What all the developed countries have in common - Page 6 - Politics Forum.org | PoFo

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#15105620
Pants-of-dog wrote:No. You are confusing how modern capitalism benefits from ongoing colonialism with the larger wealth transfers that occurred during the colonial era.

You asked me how Ireland is benefiting from current imperialism, then you incorrectly assumed that I was referring to this dynamic (and only this dynamic) for all of Ireland’s colonial history.


No, I'm not confusing anything. The exact same dynamic would hold if the Barley was exported to other countries as well - say, Botswana.
#15105626
Pants-of-dog wrote:Yes, that is how ongoing colonialism benefits others NOW.

And that is different from how colonialism affected countries like Ireland and Botswana during the era of colonialism.


But Ireland was not developed back then, it only became so during the 1990s (1996 if we go by the HDI).
#15105676
@wat0n

Yes, I said that.

I pointed out that the economic growth was exactly what would we would expect to see if Ireland is both a colony from which wealth is extracted and a beneficiary of other colonial projects of wealth extraction.
#15105679
Pants-of-dog wrote:@wat0n

Yes, I said that.

I pointed out that the economic growth was exactly what would we would expect to see if Ireland is both a colony from which wealth is extracted and a beneficiary of other colonial projects of wealth extraction.


We are going on circles now :roll:

But I'll say it once more: Ireland could have benefited from such projects just as any other country, developed or not, could. Hence that is not really what makes developed countries especial.
#15105718
Julian658 wrote:The last place to receive humans due to migration was the Americas. It remained free of people till just the other day, perhaps 15,000 years ago, I do not recall. As to why they did not develop the same technology as Asia is not clear.

I can answer that, having studied this question intensively.

The fundamental reason has to do with climate. If you look at a rainfall map of North America for the Summer months, you will notice something. The continent gets very little precipitation during the warm part of the year. This is of immense importance when it comes to potential for agriculture. (Before widespread technology of irrigation)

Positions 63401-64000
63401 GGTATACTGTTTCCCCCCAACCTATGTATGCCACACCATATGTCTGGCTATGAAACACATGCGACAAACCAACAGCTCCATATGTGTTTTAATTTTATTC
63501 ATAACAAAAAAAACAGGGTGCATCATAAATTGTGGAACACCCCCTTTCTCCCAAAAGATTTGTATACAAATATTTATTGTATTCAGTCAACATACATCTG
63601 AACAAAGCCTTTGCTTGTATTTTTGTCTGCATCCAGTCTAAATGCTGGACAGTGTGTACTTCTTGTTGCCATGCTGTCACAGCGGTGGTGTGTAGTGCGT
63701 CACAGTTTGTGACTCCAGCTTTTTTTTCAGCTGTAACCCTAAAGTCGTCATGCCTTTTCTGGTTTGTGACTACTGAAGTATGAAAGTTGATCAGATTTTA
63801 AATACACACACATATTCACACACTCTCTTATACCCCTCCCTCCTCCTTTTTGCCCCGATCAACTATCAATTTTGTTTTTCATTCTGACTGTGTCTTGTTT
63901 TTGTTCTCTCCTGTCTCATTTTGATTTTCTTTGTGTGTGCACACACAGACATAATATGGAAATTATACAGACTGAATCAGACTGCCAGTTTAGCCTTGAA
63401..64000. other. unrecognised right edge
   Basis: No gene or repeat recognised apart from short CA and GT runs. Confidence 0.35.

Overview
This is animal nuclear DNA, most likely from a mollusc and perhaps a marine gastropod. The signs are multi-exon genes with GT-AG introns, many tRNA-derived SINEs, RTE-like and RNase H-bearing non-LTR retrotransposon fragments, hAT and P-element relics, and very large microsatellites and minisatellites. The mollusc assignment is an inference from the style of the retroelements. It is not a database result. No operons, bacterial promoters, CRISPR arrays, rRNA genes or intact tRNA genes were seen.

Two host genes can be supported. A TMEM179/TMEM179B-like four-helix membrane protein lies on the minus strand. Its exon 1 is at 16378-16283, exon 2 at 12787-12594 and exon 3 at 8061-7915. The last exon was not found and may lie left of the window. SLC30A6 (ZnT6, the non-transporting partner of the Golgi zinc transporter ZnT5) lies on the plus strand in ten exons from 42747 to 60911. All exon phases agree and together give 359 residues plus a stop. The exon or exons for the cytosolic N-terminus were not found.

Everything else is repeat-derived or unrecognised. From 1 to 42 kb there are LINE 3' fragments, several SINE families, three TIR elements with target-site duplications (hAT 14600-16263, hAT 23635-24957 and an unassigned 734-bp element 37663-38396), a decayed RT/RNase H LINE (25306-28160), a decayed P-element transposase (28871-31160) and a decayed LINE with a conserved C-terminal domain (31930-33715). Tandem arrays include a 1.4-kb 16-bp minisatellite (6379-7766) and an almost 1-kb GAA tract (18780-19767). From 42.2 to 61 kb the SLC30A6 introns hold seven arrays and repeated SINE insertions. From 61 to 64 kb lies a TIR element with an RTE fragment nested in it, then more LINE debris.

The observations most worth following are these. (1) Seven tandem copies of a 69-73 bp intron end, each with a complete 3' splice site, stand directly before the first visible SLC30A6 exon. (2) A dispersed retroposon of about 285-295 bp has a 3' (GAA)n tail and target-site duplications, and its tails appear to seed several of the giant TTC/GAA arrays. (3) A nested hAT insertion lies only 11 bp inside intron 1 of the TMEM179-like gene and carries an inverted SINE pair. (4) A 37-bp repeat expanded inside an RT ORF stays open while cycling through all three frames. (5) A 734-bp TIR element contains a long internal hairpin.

Some of the parts of the continent that do get higher rainfall levels also can get very hot temperatures, leading to evaporative loses and drought.
In addition to that, there is the cold. So even in some of the lusher greener parts of the continent, the cold still greatly limits the length of the growing season.
It is much more complex than this, of course, but that is as simple of an explanation as can easily fit here.

I suspect that environmental factors and the genetic pool of a population may likely be connected, due to long-term evolutionary selection over many generations. So environmental factors could have had both direct, and indirect effects on the economic state of a population area.
Last edited by Puffer Fish on 07 Jul 2020 03:16, edited 1 time in total.
#15105719
Puffer Fish wrote:I can answer that, having studied this question intensively.

The fundamental reason has to do with climate. If you look at a rainfall map of North America for the Summer months, you will notice something. The continent gets very little precipitation during the warm part of the year. This is of immense importance when it comes to potential for agriculture. (Before widespread technology of irrigation)
Some of the parts of the continent that do get higher rainfall levels also can get very hot temperatures, leading to evaporative loses and drought.
In addition to that, there is the cold. So even in some of the lusher greener parts of the continent, the cold still greatly limits the length of the growing season.
It is much more complex than this, of course, but that is as simple of an explanation as can easily fit here.

I suspect that environmental factors and the genetic pool of a population may likely be connected, due to long-term evolutionary selection over many generations. So environmental factors could have had both direct, and indirect effects on the economic state of a population area.